The debate as to whether language influences cognition has been long standing but has yielded conflicting findings across domains such as colour and kinship categories. Fewer studies have investigated systems such as nominal classification (gender, classifiers) across different languages to examine the effects of linguistic categorisation on cognition. Effective categorisation needs to be informative to maximise communicative efficiency but also simple to minimise cognitive load. It therefore seems plausible to suggest that different systems of nominal classification have implications for the way speakers conceptualise relevant entities. A suite of seven experiments was designed to test this; here we focus on our card sorting experiment, which contains two sub-tasks — a free sort and a structured sort. Participants were 119 adults across six Oceanic languages from Vanuatu and New Caledonia, with classifier inventories ranging from two to 23. The results of the card sorting experiment reveal that classifiers appear to provide structure for cognition in tasks where they are explicit and salient. The free sort task did not incite categorisation through classifiers, arguably as it required subjective judgement, rather than explicit instruction. This was evident from our quantitative and qualitative analyses. Furthermore, the languages employing more extreme categorisation systems displayed smaller variation in comparison to more moderate systems. Thus, systems that are more informative or more rigid appear to be more efficient. The study implies that the influence of language on cognition may vary across languages, and that not all nominal classification systems employ this optimal trade-off between simplicity and informativeness. These novel data provide a new perspective on the origin and nature of nominal classification.
Competition takes many forms. A newly identified type of competition involves the featural specification of one of the competitors as a key factor. In the particular instance treated here, whether a given item has a competitor depends on its number (and sometimes its person). We focus on the use of the genitive case versus adjective-like forms in possessive expressions (broadly understood). The data come primarily from the Slavonic languages, where a surprising original system of possessive pronouns competing with personal pronouns has played out rather differently through the family. We find a variety of outcomes, from conservative to highly innovative, with some instances of competitors settling into different niches.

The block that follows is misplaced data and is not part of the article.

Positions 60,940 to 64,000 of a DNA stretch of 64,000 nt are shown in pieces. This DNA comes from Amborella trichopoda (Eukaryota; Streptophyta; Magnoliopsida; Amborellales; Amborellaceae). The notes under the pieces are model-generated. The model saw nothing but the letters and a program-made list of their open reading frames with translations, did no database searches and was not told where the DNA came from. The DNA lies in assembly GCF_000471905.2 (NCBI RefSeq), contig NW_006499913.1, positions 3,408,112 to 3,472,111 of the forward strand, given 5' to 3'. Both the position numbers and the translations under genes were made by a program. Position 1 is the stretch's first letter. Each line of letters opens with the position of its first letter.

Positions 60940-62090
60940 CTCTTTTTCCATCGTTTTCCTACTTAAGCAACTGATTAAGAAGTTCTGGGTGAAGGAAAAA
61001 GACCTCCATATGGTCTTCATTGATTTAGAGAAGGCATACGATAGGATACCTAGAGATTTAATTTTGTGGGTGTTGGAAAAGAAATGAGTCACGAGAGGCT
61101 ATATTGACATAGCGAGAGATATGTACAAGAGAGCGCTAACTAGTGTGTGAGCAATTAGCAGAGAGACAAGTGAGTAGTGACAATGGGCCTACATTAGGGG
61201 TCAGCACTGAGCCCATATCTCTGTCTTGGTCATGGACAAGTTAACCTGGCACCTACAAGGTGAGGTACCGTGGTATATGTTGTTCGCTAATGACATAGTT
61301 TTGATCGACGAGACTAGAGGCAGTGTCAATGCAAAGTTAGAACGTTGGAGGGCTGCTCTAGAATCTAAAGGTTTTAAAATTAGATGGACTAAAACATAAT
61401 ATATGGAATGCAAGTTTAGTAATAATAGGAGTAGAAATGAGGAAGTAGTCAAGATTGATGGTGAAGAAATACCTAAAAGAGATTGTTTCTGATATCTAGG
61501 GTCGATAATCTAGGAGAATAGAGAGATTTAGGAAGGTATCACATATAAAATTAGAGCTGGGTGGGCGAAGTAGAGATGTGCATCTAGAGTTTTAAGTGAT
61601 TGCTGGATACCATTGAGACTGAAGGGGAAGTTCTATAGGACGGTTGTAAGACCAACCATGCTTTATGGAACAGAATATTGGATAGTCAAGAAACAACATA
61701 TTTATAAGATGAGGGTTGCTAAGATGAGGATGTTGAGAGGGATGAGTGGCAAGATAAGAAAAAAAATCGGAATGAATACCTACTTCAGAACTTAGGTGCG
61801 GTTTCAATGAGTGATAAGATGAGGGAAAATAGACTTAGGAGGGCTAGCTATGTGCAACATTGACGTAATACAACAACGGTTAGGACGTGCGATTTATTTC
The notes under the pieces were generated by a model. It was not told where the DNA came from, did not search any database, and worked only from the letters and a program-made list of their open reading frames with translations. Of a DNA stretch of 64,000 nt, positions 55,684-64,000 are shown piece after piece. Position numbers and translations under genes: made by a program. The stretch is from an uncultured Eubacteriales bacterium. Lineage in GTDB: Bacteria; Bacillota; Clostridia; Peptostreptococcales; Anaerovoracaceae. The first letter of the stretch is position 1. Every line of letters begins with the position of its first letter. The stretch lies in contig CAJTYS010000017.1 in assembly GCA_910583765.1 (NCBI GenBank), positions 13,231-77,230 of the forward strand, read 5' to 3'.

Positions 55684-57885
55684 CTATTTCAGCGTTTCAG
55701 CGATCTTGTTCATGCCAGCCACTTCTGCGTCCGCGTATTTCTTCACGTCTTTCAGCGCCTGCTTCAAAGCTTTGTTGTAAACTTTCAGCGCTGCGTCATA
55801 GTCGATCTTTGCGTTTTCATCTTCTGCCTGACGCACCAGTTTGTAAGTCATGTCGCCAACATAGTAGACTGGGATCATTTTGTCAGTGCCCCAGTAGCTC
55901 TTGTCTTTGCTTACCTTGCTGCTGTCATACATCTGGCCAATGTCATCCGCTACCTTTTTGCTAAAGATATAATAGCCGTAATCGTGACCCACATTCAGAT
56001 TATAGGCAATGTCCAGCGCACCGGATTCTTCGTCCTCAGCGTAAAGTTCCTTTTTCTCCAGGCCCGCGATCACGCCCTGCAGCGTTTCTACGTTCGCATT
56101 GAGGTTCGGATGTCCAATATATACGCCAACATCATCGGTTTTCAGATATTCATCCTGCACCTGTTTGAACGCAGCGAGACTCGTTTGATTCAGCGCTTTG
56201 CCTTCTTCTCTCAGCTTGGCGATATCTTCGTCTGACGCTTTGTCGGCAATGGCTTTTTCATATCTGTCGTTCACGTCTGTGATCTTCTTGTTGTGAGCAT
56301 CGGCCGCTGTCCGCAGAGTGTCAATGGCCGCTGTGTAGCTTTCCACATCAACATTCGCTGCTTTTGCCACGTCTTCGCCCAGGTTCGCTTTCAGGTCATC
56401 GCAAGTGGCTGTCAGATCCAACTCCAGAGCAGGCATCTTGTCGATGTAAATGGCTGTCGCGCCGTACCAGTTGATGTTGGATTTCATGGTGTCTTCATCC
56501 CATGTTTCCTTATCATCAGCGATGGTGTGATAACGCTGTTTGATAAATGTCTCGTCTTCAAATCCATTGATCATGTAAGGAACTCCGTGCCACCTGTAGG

Linguistics, and typology in particular, can have a bright future. We justify this optimism by discussing comparability from two angles. First, we take the opportunity presented by this special issue of Linguistic Typology to pause for a moment and make explicit some of the logical underpinnings of typological sciences, linguistics included, which we believe are worth reminding ourselves of. Second, we give a brief illustration of comparison, and particularly measurement, within modern typology.
Linguistics, and typology in particular, can have a bright future. We justify this optimism by discussing comparability from two angles. First, we make explicit some of the logical underpinnings of typological sciences, linguistics included, which we believe are worth reminding ourselves of. Second, we give a brief illustration of comparison, and particularly measurement, within modern typology.

Lab head

Greville Corbett
Department
  • Surrey Morphology Group, School of Literature and Languages

Members (9)

Matthew Baerman
  • University of Surrey
Marina Chumakina
  • University of Surrey
Oliver Bond
  • University of Surrey
Sacha Beniamine
  • University of Surrey
Marina Chumakina
  • University of Surrey
David Gyorfi
  • University of Surrey
Steven Kaye
  • Cisco Systems, Inc
Sebastian Fedden
Sebastian Fedden
  • Not confirmed yet
Sebastian Fedden
Sebastian Fedden
  • Not confirmed yet
Jérémy Pasquereau
Jérémy Pasquereau
  • Not confirmed yet
Tim Feist
Tim Feist
  • Not confirmed yet
Helen Sims-Williams
Helen Sims-Williams
  • Not confirmed yet
Mike Franjieh
Mike Franjieh
  • Not confirmed yet